I love those moments when you can take something ordinary and turn it into something special. I think of these gestures as “little touches”—those moments when you do something extra that makes people smile. Sometimes I know the “little touches” I want to add; other times, it’s only when I’m in the midst of doing something that an idea comes to me.
Such was the case recently when I was putting together party snacks for my daughter’s 12th birthday. As I was cutting the watermelon, I was trying to decide if I should serve it in wedges, cut it into cubes or maybe even scoop it into melon balls.
Then it hit me: I could do something festive with the watermelon, because it was, after all, a birthday party. I’d previously cut fruit into stars and flowers. Why not make the watermelon memorable by cutting it into numbers?
I cut the watermelon into 1″ slices and laid each slice flat on a cutting board. Using a cookie cutter, I pressed out the individual shapes of “1” and “2”. Ooh! They were so handsome! I continued cutting shapes until I had enough for each party guest to have a “12” on their plate.
Since the birthday party guests were all 11- and 12-year old girls, I added some marshmallows to each watermelon number and attached them using a small bamboo skewer (the kind you might serve with appetizers). I happened to have flower-shaped marshmallows on hand so I used those. (Maybe it’s just me, but it seems there has been an explosion of shapes, flavors and sizes of marshmallows in the past few years!)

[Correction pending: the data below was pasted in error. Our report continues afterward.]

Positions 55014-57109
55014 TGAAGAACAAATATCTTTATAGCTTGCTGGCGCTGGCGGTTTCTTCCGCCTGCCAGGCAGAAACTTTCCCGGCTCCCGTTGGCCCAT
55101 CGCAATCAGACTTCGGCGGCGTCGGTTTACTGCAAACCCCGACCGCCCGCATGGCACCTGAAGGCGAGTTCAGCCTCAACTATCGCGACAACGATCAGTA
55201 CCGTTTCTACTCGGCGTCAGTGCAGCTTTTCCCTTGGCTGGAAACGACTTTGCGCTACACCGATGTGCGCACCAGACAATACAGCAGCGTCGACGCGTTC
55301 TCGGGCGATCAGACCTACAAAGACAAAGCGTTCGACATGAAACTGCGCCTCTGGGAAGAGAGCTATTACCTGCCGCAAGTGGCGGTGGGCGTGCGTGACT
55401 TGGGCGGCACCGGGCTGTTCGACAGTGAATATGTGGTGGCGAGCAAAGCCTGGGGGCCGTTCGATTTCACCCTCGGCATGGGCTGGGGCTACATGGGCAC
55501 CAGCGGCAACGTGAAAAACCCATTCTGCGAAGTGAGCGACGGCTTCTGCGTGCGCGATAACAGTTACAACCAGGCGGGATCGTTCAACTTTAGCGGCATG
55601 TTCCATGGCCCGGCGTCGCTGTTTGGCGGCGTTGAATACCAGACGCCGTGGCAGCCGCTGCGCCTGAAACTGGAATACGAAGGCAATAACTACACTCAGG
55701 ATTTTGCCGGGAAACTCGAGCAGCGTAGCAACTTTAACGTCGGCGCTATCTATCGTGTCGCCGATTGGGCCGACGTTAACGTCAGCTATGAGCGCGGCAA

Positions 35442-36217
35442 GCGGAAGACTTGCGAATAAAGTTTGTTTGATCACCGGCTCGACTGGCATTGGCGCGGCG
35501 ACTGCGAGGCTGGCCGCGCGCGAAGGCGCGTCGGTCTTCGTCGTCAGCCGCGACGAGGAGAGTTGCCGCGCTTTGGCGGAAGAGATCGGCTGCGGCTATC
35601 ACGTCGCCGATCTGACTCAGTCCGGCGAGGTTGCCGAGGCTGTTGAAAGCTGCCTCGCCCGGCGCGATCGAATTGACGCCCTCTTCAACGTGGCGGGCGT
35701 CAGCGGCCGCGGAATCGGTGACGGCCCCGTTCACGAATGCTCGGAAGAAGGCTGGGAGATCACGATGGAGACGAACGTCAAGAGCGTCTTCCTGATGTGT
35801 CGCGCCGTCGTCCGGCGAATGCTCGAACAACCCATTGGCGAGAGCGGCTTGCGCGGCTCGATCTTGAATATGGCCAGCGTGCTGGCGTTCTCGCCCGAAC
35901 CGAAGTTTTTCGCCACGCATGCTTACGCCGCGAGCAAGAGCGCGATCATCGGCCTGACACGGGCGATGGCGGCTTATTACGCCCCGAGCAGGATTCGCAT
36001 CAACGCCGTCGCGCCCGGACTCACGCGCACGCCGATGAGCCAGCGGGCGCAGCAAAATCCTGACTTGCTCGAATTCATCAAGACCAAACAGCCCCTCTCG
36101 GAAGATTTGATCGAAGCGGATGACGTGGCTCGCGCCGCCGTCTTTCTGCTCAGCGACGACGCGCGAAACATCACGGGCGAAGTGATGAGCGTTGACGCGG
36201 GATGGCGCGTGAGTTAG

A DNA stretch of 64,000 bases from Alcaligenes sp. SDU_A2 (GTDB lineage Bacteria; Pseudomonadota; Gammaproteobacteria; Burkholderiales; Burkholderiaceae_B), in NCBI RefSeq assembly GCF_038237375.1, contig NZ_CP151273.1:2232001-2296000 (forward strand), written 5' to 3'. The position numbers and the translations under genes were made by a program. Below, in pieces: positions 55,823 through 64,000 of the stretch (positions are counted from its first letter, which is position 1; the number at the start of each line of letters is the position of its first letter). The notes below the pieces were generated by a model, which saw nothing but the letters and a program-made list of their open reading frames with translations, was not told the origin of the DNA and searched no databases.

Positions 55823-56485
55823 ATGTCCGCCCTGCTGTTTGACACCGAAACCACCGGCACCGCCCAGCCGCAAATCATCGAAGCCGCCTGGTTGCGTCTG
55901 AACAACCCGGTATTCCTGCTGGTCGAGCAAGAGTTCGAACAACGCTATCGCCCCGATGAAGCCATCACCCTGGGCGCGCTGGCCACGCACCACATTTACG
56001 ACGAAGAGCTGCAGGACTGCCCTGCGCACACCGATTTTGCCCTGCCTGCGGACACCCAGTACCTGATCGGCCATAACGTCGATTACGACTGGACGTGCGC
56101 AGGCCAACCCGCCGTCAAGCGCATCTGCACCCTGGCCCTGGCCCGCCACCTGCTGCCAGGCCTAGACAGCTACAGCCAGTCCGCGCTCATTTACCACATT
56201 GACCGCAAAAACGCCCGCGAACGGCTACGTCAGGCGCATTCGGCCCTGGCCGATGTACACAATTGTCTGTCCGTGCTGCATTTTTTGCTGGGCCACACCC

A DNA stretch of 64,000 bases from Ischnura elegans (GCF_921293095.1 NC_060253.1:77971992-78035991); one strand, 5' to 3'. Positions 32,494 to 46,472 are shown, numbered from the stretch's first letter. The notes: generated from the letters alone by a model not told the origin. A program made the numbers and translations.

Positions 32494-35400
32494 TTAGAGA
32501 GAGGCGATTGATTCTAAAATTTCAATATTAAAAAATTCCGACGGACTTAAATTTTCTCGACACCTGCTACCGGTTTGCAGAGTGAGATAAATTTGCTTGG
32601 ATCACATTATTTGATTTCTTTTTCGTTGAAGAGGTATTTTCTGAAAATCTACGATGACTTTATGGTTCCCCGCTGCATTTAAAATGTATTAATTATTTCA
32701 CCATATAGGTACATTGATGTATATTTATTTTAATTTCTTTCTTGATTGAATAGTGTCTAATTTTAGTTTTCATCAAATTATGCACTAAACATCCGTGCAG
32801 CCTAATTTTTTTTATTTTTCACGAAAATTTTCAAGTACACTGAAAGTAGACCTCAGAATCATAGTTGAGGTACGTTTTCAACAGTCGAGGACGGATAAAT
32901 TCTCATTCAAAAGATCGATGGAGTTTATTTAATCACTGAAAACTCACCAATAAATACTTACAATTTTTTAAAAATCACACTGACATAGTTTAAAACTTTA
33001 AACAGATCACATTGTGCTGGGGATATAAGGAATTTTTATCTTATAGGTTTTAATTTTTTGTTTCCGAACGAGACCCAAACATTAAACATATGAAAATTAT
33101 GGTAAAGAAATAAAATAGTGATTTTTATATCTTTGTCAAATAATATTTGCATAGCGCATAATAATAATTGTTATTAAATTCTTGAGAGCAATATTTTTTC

Would the watermelon have tasted just as good had I just cut it into cubes? Absolutely. But seeing the girls smile when they saw the festive watermelon 12’s made it all worthwhile because little touches go a long way.
- Mark a birthday, an anniversary or a graduation year with cut out numbers
- Spell out a name using letter cookie cutters
- Write a phrase such as “I love you” or “Good luck”
- Cut out geometric shapes for younger children to enjoy
Tips on Making Fruit More Festive
- The softer the fruit, the easier it is to cut using a cookie cutter
- Metal cookie cutters have sharper edges and cut fruit more easily than plastic cookie cutters.
- For the best presentation, use fruit slices of similar thickness. Otherwise, you will have “tall” and “short” shapes.
- Fruits that contain a lot of water work best when laying flat. Fruits that are less “juicy” such as cantaloupe can be put on a toothpick or skewer and elevated
- If you want to embellish your fruit shapes, you can do so with other fruit such as grapes or blueberries, or with any other soft candies, such as gumdrops.
- Check to be sure that your skewers or toothpicks don’t have any “splinters.”
- No cookie cutters on hand? No problem! You can cut out shapes free-hand using a paring knife. If you want a bit of assistance, make a template out of waxed paper, foil or anything else that can stand up to juicy fruit
- Save time by cutting out a single shape or two and placing on top of a fruit salad.